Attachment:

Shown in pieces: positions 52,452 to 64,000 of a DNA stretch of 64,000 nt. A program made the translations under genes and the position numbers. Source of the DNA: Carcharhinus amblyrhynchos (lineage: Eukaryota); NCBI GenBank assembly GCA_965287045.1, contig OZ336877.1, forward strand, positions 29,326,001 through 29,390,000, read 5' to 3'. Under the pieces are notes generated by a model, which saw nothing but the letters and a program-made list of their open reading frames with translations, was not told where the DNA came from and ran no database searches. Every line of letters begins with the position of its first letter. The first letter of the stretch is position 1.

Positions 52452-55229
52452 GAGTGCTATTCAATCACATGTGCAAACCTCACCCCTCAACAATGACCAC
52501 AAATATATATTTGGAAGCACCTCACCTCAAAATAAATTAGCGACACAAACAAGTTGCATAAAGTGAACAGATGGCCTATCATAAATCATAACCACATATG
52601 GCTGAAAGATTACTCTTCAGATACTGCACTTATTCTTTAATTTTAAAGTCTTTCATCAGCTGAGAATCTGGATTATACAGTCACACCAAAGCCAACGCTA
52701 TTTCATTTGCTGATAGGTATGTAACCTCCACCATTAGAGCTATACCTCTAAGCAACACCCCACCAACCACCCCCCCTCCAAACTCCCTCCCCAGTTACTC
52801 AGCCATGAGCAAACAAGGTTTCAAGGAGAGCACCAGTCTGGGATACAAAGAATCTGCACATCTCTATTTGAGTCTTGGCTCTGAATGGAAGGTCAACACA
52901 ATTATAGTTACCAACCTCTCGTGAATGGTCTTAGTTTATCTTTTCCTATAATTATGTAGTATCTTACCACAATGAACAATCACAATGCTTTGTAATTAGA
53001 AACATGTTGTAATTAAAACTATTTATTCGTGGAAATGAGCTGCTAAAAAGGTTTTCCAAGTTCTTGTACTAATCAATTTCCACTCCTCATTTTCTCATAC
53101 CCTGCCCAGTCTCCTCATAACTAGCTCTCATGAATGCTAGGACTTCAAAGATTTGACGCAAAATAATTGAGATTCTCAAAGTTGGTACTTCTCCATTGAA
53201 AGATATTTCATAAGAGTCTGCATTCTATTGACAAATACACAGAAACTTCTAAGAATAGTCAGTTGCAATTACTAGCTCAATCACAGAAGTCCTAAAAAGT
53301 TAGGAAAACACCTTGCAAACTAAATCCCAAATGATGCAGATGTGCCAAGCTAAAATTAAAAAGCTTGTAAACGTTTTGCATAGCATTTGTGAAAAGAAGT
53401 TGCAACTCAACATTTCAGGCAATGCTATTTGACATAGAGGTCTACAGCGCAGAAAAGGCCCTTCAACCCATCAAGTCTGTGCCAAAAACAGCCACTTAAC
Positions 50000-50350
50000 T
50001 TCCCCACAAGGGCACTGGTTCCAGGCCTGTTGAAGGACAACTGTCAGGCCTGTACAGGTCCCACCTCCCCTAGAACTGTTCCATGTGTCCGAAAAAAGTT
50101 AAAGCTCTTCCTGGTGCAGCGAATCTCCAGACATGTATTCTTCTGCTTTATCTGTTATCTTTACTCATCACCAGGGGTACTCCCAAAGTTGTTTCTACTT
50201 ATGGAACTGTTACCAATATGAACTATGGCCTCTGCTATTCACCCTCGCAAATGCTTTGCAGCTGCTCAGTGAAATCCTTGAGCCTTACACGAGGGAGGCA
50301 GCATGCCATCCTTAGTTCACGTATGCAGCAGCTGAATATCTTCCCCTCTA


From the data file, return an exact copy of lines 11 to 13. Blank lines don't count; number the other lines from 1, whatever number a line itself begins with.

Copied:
53201 AGATATTTCATAAGAGTCTGCATTCTATTGACAAATACACAGAAACTTCTAAGAATAGTCAGTTGCAATTACTAGCTCAATCACAGAAGTCCTAAAAAGT
53301 TAGGAAAACACCTTGCAAACTAAATCCCAAATGATGCAGATGTGCCAAGCTAAAATTAAAAAGCTTGTAAACGTTTTGCATAGCATTTGTGAAAAGAAGT
53401 TGCAACTCAACATTTCAGGCAATGCTATTTGACATAGAGGTCTACAGCGCAGAAAAGGCCCTTCAACCCATCAAGTCTGTGCCAAAAACAGCCACTTAAC